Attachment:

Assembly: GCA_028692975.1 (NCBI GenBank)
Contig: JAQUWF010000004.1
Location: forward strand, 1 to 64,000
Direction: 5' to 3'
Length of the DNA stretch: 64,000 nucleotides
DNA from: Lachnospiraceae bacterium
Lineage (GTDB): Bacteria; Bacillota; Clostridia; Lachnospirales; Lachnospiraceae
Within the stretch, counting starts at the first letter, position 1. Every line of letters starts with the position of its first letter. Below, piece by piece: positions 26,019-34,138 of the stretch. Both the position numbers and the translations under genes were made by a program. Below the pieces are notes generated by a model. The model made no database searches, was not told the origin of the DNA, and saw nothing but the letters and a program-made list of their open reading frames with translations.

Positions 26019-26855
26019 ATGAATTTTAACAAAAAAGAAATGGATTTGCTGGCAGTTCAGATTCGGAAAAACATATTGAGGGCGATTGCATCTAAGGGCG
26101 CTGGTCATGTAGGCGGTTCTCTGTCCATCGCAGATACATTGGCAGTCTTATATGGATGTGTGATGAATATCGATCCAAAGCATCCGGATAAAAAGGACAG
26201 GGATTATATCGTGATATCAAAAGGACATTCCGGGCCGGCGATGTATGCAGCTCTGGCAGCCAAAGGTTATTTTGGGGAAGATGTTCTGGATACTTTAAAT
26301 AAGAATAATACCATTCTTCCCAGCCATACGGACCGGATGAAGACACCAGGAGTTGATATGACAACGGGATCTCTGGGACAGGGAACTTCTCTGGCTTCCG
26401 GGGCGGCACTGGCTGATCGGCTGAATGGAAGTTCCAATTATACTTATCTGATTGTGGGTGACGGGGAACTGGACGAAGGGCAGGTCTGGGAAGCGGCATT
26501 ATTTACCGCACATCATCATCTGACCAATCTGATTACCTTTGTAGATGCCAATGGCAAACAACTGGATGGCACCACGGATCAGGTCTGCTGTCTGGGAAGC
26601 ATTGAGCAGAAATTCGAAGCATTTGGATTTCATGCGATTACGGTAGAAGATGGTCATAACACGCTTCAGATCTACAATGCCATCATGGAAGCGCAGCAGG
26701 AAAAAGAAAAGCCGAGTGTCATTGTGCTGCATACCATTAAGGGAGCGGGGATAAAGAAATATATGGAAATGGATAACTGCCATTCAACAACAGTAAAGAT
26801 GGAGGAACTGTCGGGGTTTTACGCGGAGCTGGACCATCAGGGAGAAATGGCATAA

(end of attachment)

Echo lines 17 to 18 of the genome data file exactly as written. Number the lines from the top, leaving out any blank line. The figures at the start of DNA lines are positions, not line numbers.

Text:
26701 AAAAAGAAAAGCCGAGTGTCATTGTGCTGCATACCATTAAGGGAGCGGGGATAAAGAAATATATGGAAATGGATAACTGCCATTCAACAACAGTAAAGAT
26801 GGAGGAACTGTCGGGGTTTTACGCGGAGCTGGACCATCAGGGAGAAATGGCATAA